Country: USA | Posts: 21584 Go to Top of Page

ANo10
Fireman



Posted - 03/11/2003 :  11:17:39 AM  Show Profile
Paul,

If you have not visited the "Online Clinics" at Sierra West website, there is a clinic for "Painting and Weathering Resin Castings". It was useful to me, when I started painting the castings.

Jim



Country: USA | Posts: 2773 Go to Top of Page

ANo10
Fireman



Posted - 03/11/2003 :  11:17:39 AM  Show Profile
Paul,

If you have not visited the "Online Clinics" at Sierra West website, there is a clinic for "Painting and Weathering Resin Castings". It was useful to me, when I started painting the castings.

Jim



Country: USA | Posts: 2773 Go to Top of Page

paulbrockatsf
Fireman

Posted - 03/11/2003 :  3:57:01 PM  Show Profile
Jim,

Thank you for the tip. I went to the SW website & found the clinic. I think this will be a big help. In fact, I think all 3 will help. Brett must have updated & added these clinics recently. I had never seen them before.

Thanks again,
Paul



Country: USA | Posts: 3581 Go to Top of Page

paulbrockatsf
Fireman

Posted - 03/11/2003 :  3:57:01 PM  Show Profile
Jim,

Thank you for the tip. I went to the SW website & found the clinic. I think this will be a big help. In fact, I think all 3 will help. Brett must have updated & added these clinics recently. I had never seen them before.

Thanks again,
Paul



Country: USA | Posts: 3581 Go to Top of Page

MikeC
Administrator

Premium Member


Posted - 03/12/2003 :  09:40:38 AM  Show Profile
Well, I made some fairly decent progress last night. I got the stairs attached and the handrail and porch rails attached. I wasn't going to put in the view blocks. But I changed my mind and went ahead. I figured it was less than 5 minutes to cut and glue the construction paper, so why not.

I changed my mind about using individual wood shingles on the roof and decided to use the paper ones included with the kit. So I got those stained and half of the long roof shingled. I did vary from the instructions for staining and gluing, though. I semi-dry brushed slightly shaken Floquil Rail Brown first. Next I semi-dry brushed slightly shaken Floquil CN Gray and let the two blend where they overlapped. Then I randomly streaked fully shaken Floquil Weathered Black. After the three paints had settled into the paper but not dried, I washed each sheet of shingles with mineral spirits. The overall effect created a variety of highly weathered wood-tone colors. However, it looked to me like the mineral spirits left a sheen even after drying, so I lightly dusted the shingles with some raw umber and neutral gray chalks (powdered and mixed together before dusting).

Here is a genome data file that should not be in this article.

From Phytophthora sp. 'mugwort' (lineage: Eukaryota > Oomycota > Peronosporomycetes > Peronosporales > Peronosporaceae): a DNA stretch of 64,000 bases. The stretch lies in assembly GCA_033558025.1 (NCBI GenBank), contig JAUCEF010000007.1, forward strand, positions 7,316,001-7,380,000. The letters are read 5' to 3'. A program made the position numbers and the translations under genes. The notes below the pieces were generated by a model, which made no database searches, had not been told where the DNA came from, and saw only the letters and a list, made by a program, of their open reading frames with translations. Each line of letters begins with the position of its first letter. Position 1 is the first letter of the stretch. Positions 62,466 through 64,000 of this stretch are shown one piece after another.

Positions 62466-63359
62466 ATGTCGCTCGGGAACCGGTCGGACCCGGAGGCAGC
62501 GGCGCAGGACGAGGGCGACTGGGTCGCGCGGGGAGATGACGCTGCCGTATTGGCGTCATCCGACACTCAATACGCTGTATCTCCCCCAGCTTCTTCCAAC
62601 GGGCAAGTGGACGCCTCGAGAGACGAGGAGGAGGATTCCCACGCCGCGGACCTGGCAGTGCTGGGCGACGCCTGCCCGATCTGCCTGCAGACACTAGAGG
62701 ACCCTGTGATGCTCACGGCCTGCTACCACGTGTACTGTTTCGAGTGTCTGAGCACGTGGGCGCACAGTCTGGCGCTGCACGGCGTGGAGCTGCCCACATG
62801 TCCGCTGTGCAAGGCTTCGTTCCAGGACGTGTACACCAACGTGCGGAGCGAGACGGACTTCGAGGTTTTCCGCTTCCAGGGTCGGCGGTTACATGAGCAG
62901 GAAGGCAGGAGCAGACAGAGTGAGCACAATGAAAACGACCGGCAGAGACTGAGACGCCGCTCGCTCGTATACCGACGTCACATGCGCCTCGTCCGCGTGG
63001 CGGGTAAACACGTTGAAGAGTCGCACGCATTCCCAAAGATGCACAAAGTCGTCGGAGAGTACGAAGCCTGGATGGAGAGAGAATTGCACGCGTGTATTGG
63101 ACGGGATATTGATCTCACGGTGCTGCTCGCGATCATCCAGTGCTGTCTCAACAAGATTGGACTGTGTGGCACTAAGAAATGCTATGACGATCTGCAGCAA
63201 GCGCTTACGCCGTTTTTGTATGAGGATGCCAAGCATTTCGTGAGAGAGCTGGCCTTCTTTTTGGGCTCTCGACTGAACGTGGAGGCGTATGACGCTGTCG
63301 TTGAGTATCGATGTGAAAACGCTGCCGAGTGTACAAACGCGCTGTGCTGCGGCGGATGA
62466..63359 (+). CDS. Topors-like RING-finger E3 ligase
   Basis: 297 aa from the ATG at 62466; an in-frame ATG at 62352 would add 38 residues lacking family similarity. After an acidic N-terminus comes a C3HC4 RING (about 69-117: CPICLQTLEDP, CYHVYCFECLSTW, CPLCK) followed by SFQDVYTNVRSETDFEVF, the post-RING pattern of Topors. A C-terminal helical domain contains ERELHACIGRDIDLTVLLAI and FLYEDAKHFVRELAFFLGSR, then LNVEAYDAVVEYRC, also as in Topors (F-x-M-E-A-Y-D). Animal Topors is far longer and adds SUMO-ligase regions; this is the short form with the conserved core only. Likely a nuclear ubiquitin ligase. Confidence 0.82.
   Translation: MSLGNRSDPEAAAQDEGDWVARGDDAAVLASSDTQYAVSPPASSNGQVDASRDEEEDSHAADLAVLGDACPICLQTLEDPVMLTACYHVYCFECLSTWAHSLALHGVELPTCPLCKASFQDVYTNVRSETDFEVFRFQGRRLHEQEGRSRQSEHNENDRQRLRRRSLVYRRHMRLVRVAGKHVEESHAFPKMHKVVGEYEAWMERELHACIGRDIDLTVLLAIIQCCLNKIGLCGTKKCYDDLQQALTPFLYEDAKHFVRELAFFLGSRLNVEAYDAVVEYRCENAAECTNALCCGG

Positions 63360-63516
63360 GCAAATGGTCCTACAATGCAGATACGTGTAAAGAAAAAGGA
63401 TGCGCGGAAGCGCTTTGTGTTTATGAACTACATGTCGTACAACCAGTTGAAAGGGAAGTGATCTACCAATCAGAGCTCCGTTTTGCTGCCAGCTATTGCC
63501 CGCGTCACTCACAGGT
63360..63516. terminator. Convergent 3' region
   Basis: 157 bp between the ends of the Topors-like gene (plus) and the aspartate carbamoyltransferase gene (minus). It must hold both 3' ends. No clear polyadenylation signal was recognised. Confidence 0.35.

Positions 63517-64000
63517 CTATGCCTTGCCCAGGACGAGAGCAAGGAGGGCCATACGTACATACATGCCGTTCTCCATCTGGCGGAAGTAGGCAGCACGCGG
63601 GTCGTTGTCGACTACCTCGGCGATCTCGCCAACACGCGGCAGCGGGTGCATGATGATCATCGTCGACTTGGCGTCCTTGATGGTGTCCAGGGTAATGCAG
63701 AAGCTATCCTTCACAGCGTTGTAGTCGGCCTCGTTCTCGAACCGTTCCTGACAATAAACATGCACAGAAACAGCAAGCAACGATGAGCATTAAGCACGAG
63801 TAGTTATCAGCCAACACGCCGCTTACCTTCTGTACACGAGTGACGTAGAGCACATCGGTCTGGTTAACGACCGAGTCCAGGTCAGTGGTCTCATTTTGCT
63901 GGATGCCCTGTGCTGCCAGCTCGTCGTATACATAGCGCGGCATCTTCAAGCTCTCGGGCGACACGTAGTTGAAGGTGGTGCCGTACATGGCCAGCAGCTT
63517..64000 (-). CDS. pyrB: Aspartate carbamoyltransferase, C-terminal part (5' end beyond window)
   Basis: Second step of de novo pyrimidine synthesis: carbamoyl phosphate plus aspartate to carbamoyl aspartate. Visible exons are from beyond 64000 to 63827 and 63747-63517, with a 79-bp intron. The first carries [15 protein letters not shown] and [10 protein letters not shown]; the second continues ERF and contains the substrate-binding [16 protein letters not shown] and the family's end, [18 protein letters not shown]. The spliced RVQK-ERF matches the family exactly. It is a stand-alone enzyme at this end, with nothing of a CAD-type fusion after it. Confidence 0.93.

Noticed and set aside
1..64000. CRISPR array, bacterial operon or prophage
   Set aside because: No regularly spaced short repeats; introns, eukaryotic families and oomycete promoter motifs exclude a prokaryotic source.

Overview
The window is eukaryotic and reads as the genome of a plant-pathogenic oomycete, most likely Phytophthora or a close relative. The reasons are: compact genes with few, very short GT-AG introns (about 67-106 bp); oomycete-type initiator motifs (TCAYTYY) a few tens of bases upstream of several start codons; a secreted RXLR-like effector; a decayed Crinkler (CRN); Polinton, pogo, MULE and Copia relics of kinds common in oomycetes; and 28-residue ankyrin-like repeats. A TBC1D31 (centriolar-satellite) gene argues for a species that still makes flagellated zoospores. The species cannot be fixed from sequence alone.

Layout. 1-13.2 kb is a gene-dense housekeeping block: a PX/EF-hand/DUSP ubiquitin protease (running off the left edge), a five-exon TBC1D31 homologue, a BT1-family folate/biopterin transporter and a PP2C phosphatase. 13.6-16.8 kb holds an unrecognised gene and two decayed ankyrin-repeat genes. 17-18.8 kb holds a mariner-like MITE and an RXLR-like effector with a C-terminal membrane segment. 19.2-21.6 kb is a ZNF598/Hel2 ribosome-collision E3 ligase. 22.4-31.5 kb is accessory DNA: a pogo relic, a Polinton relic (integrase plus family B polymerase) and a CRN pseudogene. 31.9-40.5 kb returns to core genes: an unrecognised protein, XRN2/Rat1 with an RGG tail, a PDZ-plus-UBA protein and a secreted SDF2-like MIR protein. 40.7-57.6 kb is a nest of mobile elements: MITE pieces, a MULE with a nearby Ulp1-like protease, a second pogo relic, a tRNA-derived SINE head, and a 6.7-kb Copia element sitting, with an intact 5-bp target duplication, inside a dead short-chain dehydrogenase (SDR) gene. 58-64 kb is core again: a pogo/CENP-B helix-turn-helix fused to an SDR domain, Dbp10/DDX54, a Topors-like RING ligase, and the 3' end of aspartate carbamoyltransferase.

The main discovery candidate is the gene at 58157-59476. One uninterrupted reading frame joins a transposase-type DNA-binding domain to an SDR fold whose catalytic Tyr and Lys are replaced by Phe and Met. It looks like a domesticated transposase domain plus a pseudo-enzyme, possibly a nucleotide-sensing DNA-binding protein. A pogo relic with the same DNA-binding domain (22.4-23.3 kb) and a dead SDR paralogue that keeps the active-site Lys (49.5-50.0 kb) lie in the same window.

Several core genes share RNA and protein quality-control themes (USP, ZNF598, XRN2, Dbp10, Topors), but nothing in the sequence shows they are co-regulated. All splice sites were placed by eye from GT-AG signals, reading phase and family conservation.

I have used colored markers (warm grays and cool umbers) before to stain paper shingles and thought the results were pretty good. But the results I got last night were by far the most realistic yet. Of course, real wood shingles like Jim is using would have been even better, but I got lazy...

I forgot to mention that I attached the shingle strips with my Elmer's General Purpose white glue stick. It's easy to apply to the back of each strip and the whole process goes quickly. I was a little leary of using the spray adhesive. Giving me a can of that is like giving me some 5-minute epoxy.... oops!



Edited by - MikeC on 03/12/2003 09:54:33 AM

Country: USA | Posts: 21584 Go to Top of Page

MikeC
Administrator

Premium Member


Posted - 03/12/2003 :  09:40:38 AM  Show Profile
Well, I made some fairly decent progress last night. I got the stairs attached and the handrail and porch rails attached. I wasn't going to put in the view blocks. But I changed my mind and went ahead. I figured it was less than 5 minutes to cut and glue the construction paper, so why not.

I changed my mind about using individual wood shingles on the roof and decided to use the paper ones included with the kit. So I got those stained and half of the long roof shingled. I did vary from the instructions for staining and gluing, though. I semi-dry brushed slightly shaken Floquil Rail Brown first. Next I semi-dry brushed slightly shaken Floquil CN Gray and let the two blend where they overlapped. Then I randomly streaked fully shaken Floquil Weathered Black. After the three paints had settled into the paper but not dried, I washed each sheet of shingles with mineral spirits. The overall effect created a variety of highly weathered wood-tone colors. However, it looked to me like the mineral spirits left a sheen even after drying, so I lightly dusted the shingles with some raw umber and neutral gray chalks (powdered and mixed together before dusting).

I have used colored markers (warm grays and cool umbers) before to stain paper shingles and thought the results were pretty good. But the results I got last night were by far the most realistic yet. Of course, real wood shingles like Jim is using would have been even better, but I got lazy...

I forgot to mention that I attached the shingle strips with my Elmer's General Purpose white glue stick. It's easy to apply to the back of each strip and the whole process goes quickly. I was a little leary of using the spray adhesive. Giving me a can of that is like giving me some 5-minute epoxy.... oops!



Edited by - MikeC on 03/12/2003 09:54:33 AM

Country: USA | Posts: 21584 Go to Top of Page